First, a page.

8 The table also gives the fault type and the error type for a particular location. This table can be generated automatically by a parser. However, identification of function defects requires human intervention. Steps 5 and 6: The actual fault location is selected randomly from the list of all possible fault locations, according to the joint distribution between fault types and error types. The mapping between fault types and error types (see table 2) is used to obtain the joint distribution. Fault location Fault type Error type Light,8 ft2. Assign. et8. Flag Light,9 ft2. Assign. et6. Value Light,11 ft5. Interf. et7. Parameter Light,12 ft2. Assign. et6. Value Light,16 ft1. Check. et6. Value Light,17 ft5. Interf. et7. Parameter Light,55 ft2. Assign. et6. Value Light,73 ft2. Assign. et8. Flag Table 5. Possible fault locations. Table 6 shows the joint distribution between the fault type and the error categories (extracted from table 2). For instance, assume that we want to inject 1000 errors into the distributed computer control system; then, 74 and 93 single non-address errors will be injected to emulate checking defects and assignment defects, respectively. % in cells Errors Faults % A N M C ft1. Check ft2. Assign ft3. Algorit ft4. Tim/ser ft5. Interface ft6. Function Total % Table 6. Fault types by error categories, i.e. Addr.(A), Non-addr.(N), Multiple(M) and Control(C). Now, as discussed previously, we want to use a reduced set of error types: for single non-address errors, that set is: et6, et7, et8 and et10. The distribution of those error types over checking and assignment defects is shown in columns one and three in table 7. The number of errors to inject for the emulation of ft1 and ft2 by a reduced set of N errors is shown in columns two and four in table 7. That table is obtained by a simple multiplication of probabilities, for instance, the frequency 29 in cell (ft1, et6) by: 1000 ( ) ( 10 ( ) ) * * ft1. Checking ft2. Assignment Category N, reduced Prob. (%) Freq. # Prob. (%) Freq. # et6. Value et7. Parameter et8. Flag et10. Lock Total Table 7. Single non-address errors (N) by ft1 and ft2, distribution and injection frequency. A possible output of steps 5 and 6 is shown in table 8. The table shows the selected error locations and the emulated fault type and fault location. Note that only errors are injected, although the relation to fault type and fault location is needed to assure that software faults are emulated. Error location Error type Fault type Fault location REQ_COLOR et6. ft1. Light,16 VEHICLE_LIGHT et6. ft2. Light,55 Table 8. Selected error locations. 4.2 Injection time (when?) The last step in the generation procedure is to decide the injection condition. Errors could be injected at randomly selected times. However, we have two reasons not to make such a choice: reduction of the proportion overwritten errors, and a controlled emulation of software faults. Our approach is therefore to synchronize the injection of an error that mimics a fault type at a particular fault location via software traps. Step 7: The list of actual fault locations is used to produce the conditions for injection (see table 9). For instance, the injection of et6 at error location VEHICLE_LIGHT related to the write caused by fault location light,55 must take place after VEHICLE_LIGHT has been assigned red, and before time-out Red2Green_Pedestrian has expired. Simply, inject after line 55 (see appendix figure A) has been executed and before line 57 is executed. Fault location Condition Light,16 not Error_flag and Set_light accepted and before Req_color:= Mycolor Light,55 timeout Green2Red_Vehicle expired and after Vehicle_light:= red and before timeout Red2Green_Pedestrian expired Table 9. Conditions for the software traps.

9 5. Summary of results This paper provides answers to four key questions related to fault forecasting by means of error injection. The questions posed and resolved are: (i) what is the appropriate error model that mimics representative software faults; (ii) where should the error be injected to emulate a particular software fault; (iii) when should the error be injected; and (iv) how should a representative operational profile be designed that will maintain reasonable experiment times? More specifically, the paper illustrates how the data on all faults experienced by one release of a large IBM operating system product during a two-year period can be used to generate a set of errors that maintains the distribution of the set of faults observed in the field, and the key results are: 1. The experienced faults are uniformly distributed (1.37 fault per module), that is, the null hypothesis: the faults are uniformly distributed over the affected modules cannot be rejected (q = 7.34, p = 0.50). Furthermore, the data show how the faults are distributed over the affected components. Thus, the data give us a good, high-level understanding of how to distribute the injections over the system components and modules. 2. The heuristics proposed that selects 50% of the error types such that 79.4% of the observed defects is covered. Furthermore, the selection assures that 88.9% of the timing/serialization defects are covered, as they tend to cause high severity failures. Thus, the joint distribution between the twelve selected error types and six fault types clearly supplies an appropriate error model. 3. A general procedure that uses field data to generate a set of injectable errors, in which each error is defined by: error type, error location and injection time. Furthermore, the procedure assures that the injected errors emulate software faults and not hardware faults. The main features of that procedure are: The distribution of faults over the affected modules is used to select modules that are to be subjected to error injection. The joint distribution between the error types and fault types is used to sample actual locations for error injection from a list of all possible locations (error type, fault type, fault location). The list of possible fault locations in the modules that are to be subjected to injection can be generated by a parser. The actual error locations are obtained from the sampled fault locations via loader information. The list of sampled fault locations is used to generate the conditions that control the event-driven error injection, that is, a software trap (e.g. breakpoint) synchronizes the injection with the execution of a selected fault location. 4. One experiment run is divided in two subsequent parts: (i) execution of the path in which the emulated fault would have been located, and (ii) representative system usage to obtain valid estimates of execution parameters. The input data to the first part are chosen such that they satisfy the injection condition, i.e. the software trap. The list of fault locations and the trap conditions form the basis of test case selection according to path-based testing techniques. Input data to the latter part will be generated as stipulated by statistical usage testing by means of the system test triggers. Consequently, time is not wasted waiting for an error injection, and the system usage after injection will be representative of field usage. 5. A simple example that gives insight into the procedure for generating the error set. Furthermore, the example indicates how that procedure can be automated. 6. The distribution of error categories for a large IBM operating system and the distribution of errors in the Tandem Guardian90 operating system reported in [14] were compared and found to be similar, as the variation of the distributions was not statistically significant (q = 2.07, p = 0.56). This result adds a flavor of generality to the field data presented in the current paper. Acknowledgment Thanks go to Peter Santhanam, Katty Bassin and Shriram Biyani, IBM, for their help with the field data. We also acknowledge comments by Peter Dahlgren and References [1] J. Arlat, et al., "Fault Injection for Dependability Validation: A Methodology and Some Application", IEEE Trans. Software Eng., Vol. 16, No. 2, pp , February [2] J. Arlat, et al., "Fault Injection and Dependability Evaluation of Fault-Tolerant Systems", IEEE Trans. Comp., Vol. 42, No. 8, pp , August [3]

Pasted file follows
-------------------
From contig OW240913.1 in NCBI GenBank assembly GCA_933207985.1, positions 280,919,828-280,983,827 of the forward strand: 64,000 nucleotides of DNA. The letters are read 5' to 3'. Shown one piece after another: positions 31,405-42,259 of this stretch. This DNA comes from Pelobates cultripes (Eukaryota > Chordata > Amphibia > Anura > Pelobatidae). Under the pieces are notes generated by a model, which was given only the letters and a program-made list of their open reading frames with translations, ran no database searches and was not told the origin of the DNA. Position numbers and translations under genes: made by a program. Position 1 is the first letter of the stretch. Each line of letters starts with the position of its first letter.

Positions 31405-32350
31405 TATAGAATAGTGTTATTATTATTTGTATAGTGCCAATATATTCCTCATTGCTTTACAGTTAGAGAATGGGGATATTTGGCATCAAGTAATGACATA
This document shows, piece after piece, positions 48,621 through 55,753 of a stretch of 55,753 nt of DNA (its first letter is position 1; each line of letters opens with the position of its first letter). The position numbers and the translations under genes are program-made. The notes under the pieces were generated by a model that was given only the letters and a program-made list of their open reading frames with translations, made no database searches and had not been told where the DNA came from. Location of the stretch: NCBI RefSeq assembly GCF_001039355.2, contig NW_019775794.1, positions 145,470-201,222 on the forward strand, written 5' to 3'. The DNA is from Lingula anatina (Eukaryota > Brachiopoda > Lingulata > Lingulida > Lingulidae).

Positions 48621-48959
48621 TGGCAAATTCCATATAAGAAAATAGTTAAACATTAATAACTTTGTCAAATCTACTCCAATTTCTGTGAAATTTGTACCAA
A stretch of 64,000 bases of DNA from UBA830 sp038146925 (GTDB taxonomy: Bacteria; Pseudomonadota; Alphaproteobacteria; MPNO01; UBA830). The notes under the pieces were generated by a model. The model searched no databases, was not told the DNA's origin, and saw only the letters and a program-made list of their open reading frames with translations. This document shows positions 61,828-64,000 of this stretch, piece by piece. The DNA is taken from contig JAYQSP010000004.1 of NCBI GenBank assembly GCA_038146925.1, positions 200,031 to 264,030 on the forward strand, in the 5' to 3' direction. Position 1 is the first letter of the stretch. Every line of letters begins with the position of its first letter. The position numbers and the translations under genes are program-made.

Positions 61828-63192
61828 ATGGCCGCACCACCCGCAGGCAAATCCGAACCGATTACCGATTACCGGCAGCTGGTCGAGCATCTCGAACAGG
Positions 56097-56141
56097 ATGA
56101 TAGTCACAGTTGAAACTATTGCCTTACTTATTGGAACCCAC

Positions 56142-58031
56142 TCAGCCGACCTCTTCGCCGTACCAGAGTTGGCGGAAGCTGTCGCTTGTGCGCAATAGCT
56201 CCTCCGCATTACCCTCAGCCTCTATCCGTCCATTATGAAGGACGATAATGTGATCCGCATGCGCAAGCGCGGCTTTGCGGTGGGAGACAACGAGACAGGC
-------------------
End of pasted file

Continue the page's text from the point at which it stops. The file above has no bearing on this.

10 [6] R. Chillarege, I. Bhandari, J. Chaar, M. Halliday, D. Moebus, B. Ray, M. Wong, "Orthogonal Defect Classification - A Concept for In-Process Measurements", IEEE Trans. Software Eng., Vol. 18, No. 11, pp , November [7] Probability, Random Variables, and Stochastic Processes Appendix 1 task type TRAFFIC_LIGHT_TASK is 2 entry INITIALIZE(MYDIR : in direction); 3 entry SET_LIGHT(MYCOLOR: in color); 4 entry RESET; 5 end TRAFFIC_LIGHT_TASK; 6 task body TRAFFIC_LIGHT_TASK is 7 DIR: direction; 8 ERROR_FLAG : boolean := false; 9 REQ_COLOR, PEDESTRIAN_LIGHT, VEHICLE_LIGHT: color := flashing; 10 begin 11 accept INITIALIZE(MYDIR:in direction) do 12 DIR := MYDIR; 13 end; 14 loop 15 select 16 when not ERROR_FLAG => 17 accept SET_LIGHT(MYCOLOR:in color) do 18 REQ_COLOR = MYCOLOR; 19 end; 20 case VEHICLE_LIGHT is 21 when flashing => 22 if REQ_COLOR = red then 23 PEDESTRIAN_LIGHT := red; 24 VEHICLE_LIGHT := red; 25 delay RED2GREEN_PEDESTRIAN; 26 PEDESTRIAN_LIGHT := green; 27 elsif REQ_COLOR = green then 28 PEDESTRIAN_LIGHT := red; 29 VEHICLE_LIGHT := yellow; 30 delay RED2GREEN_VEHICLE; 31 VEHICLE_LIGHT := green; 32 delay MIN_GREEN_TIME; 33 end if; 34 when red => 35 if REQ_COLOR = green then 36 PEDESTRIAN_LIGHT := red; 37 delay GREEN2RED_PEDESTRIAN; 38 VEHICLE_LIGHT := yellow; 39 delay RED2GREEN_VEHICLE; 40 VEHICLE_LIGHT := green; 41 delay MIN_GREEN_TIME; 42 elsif REQ_COLOR = flashing then 43 VEHICLE_LIGHT:= flashing; 44 PEDESTRIAN_LIGHT:= flashing; 45 end if; 46 when yellow => ; This case should not occur 48 PEDESTRIAN_LIGHT := flashing; 49 VEHICLE_LIGHT := flashing; 50 ERROR_FLAG := true; 51 when green => 52 if REQ_COLOR = red then 53 VEHICLE_LIGHT := yellow; 54 delay GREEN2RED_VEHICLE; 55 VEHICLE_LIGHT := red; 56 delay RED2GREEN_PEDESTRIAN; 57 PEDESTRIAN_LIGHT := green; 58 elsif REQ_COLOR = flashing then 59 PEDESTRIAN_LIGHT:= flashing; 60 VEHICLE_LIGHT:= flashing; 61 end if; 62 end case; 63 or 64 accept RESET do 65 PEDESTRIAN_LIGHT := flashing; 66 VEHICLE_LIGHT := flashing; 67 ERROR_FLAG := false; 68 end; 69 or 70 delay WATCHDOG_TIMEOUT; 71 PEDESTRIAN_LIGHT := flashing; 72 VEHICLE_LIGHT := flashing; 73 ERROR_FLAG := true; 74 end select; 75 end loop; 76 end TRAFFIC_LIGHT_TASK; Figure A. The code for the traffic light task.